Dikē: Murder Will Out

justice-james-marchianoThe grim-faced court reporter in Department 47 read back selected testimony to Judge Raymond Carlton as he stiffened in his chair and carefully reviewed his trial notes in preparation for the jury instruction conference with counsel before final argument. Judge Carlton double-checked his notes against the reporter’s real time transcript to help resolve some contested instructions. In his many years on the bench, a dismayed Carlton had never presided over first degree murder allegations that presented such cold-hearted evidence, as if the perpetrators were devoid of any moral conscience and had lost their connection to humanity. The eight day trial caused the judge to conclude palpable evil exists, and vividly brought to life the concepts of malice aforethought and malignant heart. Case law defined a malignant heart as a “callous disregard for human life.”

The Greeks called her “Dikē.” The Romans, “Justitia.” From his classics education, Judge Carlton knew this goddess of justice uncovered concealed wrongdoing, brought to light dark dealings, and often dispensed justice in unexpected ways so that unforgivable acts received due recompense.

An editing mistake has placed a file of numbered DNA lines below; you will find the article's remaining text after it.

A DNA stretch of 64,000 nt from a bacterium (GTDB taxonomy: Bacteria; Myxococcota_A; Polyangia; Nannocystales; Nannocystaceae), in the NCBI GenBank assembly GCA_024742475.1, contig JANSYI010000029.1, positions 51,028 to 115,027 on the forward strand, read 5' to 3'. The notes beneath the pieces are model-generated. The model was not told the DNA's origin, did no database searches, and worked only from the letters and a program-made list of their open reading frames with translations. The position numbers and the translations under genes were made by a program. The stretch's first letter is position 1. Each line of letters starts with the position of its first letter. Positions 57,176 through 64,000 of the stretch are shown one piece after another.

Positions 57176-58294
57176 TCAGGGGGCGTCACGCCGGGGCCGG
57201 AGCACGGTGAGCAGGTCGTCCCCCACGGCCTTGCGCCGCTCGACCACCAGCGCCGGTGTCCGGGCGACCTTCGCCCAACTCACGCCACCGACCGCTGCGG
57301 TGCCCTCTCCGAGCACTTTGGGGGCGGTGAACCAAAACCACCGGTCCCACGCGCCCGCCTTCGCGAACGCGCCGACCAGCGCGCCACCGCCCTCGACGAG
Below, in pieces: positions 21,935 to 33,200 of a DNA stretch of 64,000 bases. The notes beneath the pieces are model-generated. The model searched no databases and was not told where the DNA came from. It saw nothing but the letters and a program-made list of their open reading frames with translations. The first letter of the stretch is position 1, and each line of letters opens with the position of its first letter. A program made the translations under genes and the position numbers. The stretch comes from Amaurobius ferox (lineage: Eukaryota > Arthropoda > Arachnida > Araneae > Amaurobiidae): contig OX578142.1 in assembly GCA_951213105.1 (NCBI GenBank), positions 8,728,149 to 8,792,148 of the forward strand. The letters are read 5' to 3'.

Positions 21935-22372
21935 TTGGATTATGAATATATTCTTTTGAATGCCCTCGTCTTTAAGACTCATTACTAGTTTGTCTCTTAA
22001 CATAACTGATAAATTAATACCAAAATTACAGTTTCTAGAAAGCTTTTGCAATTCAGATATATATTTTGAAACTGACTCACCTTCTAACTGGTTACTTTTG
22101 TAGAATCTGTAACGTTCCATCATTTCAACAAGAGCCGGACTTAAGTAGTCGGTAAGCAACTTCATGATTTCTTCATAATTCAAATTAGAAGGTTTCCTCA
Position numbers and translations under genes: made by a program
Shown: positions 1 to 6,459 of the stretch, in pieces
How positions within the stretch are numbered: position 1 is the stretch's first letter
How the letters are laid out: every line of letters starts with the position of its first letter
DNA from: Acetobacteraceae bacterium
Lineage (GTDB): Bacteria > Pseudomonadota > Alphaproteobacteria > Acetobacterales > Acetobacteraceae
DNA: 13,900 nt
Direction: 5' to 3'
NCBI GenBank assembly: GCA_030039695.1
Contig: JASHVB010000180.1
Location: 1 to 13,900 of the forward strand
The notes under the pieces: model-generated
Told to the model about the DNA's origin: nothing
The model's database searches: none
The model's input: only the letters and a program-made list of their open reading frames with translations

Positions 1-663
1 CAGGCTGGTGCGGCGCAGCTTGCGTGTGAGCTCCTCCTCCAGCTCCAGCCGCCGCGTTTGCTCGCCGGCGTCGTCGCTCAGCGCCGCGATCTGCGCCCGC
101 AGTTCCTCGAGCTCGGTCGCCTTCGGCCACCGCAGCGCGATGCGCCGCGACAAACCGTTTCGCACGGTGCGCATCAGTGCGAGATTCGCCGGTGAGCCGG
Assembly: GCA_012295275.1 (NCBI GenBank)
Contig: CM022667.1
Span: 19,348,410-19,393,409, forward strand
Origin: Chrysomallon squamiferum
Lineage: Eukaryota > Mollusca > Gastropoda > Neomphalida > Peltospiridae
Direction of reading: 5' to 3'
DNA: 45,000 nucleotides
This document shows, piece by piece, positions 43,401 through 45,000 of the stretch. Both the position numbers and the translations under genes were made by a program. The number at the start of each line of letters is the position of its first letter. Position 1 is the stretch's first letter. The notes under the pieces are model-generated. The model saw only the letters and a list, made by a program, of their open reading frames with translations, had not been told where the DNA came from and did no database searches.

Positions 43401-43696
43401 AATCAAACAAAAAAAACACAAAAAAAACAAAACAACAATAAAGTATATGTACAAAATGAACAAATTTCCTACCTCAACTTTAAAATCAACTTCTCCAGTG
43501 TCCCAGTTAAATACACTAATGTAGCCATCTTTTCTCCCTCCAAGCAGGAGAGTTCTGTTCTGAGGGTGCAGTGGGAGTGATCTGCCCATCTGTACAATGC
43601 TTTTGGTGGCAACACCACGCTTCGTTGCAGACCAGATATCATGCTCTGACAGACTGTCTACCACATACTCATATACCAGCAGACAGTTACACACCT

As he looked at his trial notes, Judge Carlton realized Dikē might have been working relentlessly, like a pursuing bloodhound, to rectify treachery. He could sense traces of her fingerprints on the case. The court reporter’s notes revealed the following.

Martinez is a quiet, middle-class town of 35,000, with a number of inexpensive rentals downtown, near tree-lined Berrellesa Street. Bobby Joe Harrington, Will Johnson, and Phil Cotter were roommates in a small, two bedroom unit. Harrington and Johnson, friends from high school, were 19-years-old, and Cotter was an 18-year-old high school dropout. A somewhat overweight, hulking figure, Bobby Joe Harrington was accustomed to bullying others. He and Will Johnson were inseparable, with Johnson usually following Harrington’s lead. When the two of them had a difficult time meeting their monthly rent, they brought in Phil Cotter, a small-framed introvert whom they met at the Rack-Up Pool Hall. Cotter worked part time at menial jobs, needed a place to live, and agreed to pay one-third of the rent and cable television bill in return for the smaller bedroom.